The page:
While I recover from my Carly Fiorina fixation (a story which I still don’t think I’ve got straight), I thought I would take a look at the visual coverage of the dramatic Rafiq Hariri assassination. Arafat’s death may have produced a far greater number and variety of posters, but Hariri’s passing seems to have produced some of the largest posters and banners I’ve seen.
(By the way, I would love to find some good research explaining why the Mid East is such a hotbed of political iconography. Is it because, in the face of political suppression, people tout the images of opposition figures as the simplest way to symbolize their disaffection? Another factor, it seems, is because these figures truly double as cultural heros.)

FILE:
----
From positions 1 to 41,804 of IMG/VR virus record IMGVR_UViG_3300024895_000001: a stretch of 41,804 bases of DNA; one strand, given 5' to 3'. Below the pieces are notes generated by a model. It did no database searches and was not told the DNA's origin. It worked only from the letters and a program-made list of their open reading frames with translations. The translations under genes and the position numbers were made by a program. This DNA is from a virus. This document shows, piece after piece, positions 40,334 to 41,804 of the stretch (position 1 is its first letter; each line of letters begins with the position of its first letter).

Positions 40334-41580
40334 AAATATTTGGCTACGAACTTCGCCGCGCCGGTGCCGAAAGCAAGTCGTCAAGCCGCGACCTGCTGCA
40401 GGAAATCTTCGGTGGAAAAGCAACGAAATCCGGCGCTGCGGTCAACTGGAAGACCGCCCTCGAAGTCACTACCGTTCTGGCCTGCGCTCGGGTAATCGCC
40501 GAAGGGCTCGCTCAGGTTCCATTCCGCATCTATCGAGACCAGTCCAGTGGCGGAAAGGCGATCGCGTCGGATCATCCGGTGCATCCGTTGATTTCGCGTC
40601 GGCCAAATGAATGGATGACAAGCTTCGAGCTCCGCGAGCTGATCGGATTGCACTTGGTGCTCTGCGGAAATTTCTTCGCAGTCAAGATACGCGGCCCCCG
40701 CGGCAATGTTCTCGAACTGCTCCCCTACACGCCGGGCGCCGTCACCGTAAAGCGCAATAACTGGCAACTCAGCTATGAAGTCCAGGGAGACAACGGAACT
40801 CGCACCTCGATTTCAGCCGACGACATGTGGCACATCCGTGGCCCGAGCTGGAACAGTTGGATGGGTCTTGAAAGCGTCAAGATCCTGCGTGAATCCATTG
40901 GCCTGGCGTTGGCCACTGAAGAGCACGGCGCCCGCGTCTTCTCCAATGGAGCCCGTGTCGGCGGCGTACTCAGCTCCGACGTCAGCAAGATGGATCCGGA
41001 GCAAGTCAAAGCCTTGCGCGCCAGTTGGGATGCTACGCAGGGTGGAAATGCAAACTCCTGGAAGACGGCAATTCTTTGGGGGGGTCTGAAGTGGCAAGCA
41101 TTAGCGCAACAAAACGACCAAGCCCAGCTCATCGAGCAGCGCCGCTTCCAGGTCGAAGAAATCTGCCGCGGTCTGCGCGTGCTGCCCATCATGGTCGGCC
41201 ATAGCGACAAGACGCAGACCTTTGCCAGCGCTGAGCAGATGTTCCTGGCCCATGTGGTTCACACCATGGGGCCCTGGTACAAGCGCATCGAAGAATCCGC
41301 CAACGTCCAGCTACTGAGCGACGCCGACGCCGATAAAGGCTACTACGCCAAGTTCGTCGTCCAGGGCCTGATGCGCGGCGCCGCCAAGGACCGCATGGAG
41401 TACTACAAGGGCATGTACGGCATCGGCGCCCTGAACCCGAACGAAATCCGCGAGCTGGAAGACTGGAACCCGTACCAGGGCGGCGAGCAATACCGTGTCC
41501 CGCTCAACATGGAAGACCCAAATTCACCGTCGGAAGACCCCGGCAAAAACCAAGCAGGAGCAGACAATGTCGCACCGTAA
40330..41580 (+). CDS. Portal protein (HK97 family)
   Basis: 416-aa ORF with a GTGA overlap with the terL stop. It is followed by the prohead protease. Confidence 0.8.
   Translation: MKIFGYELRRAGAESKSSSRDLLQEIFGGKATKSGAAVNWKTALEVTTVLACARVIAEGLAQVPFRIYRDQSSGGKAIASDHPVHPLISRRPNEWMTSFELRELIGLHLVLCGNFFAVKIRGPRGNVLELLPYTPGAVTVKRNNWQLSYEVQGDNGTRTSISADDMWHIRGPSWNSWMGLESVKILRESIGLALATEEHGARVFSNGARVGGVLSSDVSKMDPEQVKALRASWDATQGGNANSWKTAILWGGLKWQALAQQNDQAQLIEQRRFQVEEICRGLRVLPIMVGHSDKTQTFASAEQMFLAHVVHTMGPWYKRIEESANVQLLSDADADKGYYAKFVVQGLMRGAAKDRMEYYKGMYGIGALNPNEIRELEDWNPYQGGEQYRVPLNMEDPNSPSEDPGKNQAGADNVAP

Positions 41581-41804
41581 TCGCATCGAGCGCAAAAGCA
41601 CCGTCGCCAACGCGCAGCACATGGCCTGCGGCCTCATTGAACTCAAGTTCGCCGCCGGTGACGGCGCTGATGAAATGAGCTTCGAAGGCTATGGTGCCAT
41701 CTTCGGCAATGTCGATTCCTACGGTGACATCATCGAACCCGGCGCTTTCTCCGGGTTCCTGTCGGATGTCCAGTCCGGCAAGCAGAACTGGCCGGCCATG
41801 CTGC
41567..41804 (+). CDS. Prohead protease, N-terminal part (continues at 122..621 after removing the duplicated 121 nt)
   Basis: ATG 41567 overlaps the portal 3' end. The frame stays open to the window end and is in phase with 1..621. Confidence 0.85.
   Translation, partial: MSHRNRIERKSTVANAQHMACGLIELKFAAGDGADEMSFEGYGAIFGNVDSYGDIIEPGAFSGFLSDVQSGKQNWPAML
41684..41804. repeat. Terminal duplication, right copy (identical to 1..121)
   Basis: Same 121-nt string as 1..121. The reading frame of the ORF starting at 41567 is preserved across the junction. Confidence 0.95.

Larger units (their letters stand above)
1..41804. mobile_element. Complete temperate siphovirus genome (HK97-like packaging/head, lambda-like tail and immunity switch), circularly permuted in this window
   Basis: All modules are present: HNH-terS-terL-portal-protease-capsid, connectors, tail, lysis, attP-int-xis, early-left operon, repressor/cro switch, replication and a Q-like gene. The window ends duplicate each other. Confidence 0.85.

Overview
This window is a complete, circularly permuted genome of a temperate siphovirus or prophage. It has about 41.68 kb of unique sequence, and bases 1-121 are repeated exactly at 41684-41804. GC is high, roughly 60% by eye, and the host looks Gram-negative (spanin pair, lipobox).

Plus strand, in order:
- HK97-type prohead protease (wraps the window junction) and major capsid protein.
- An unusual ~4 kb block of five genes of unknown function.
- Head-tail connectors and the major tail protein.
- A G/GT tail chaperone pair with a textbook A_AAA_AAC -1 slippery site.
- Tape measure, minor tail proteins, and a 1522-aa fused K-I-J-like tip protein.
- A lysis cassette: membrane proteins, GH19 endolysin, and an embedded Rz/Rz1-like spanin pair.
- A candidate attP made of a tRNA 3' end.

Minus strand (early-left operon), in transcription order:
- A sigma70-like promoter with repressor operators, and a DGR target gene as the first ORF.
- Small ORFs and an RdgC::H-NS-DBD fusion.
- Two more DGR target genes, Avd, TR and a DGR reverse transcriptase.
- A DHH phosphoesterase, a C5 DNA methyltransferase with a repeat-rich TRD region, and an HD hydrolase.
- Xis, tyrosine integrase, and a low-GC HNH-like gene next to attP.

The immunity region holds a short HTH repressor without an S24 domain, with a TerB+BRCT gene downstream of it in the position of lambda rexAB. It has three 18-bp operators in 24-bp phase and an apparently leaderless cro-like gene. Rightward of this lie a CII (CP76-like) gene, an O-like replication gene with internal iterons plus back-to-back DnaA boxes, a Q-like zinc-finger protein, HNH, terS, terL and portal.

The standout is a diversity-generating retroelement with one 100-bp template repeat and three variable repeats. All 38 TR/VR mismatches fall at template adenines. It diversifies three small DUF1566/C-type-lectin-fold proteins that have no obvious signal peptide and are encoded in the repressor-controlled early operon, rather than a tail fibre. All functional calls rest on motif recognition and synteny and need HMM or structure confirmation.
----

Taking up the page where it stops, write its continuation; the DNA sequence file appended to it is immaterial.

Much of the photo coverage shows clusters of people holding identical posters of Hariri. The analysis speaks of unity and solidarity behind the loss. Another way to interpret this image, however, is that Hariri was a man of many faces. Following the massive explosion that killed the former Lebanese premier, the typically single-minded Bush administration was quick to point a menacing finger at Syria. According to Juan Cole, however, Hariri was a powerful man of mixed loyalties. A long time ally of Syria, he could have alienated the Syrians when he recently opposed their interference in the Lebanese constitution. As a Saudi citizen with strong business interests, he would also have been a logical al Qaeda target. But, with a net worth of over $4 billion and a record of shady dealings both in and out of office, there probably was no end to the various wheelers and dealers who might have had a score to settle.
(images: AFP/Mahmoud Zayat in YahooNews)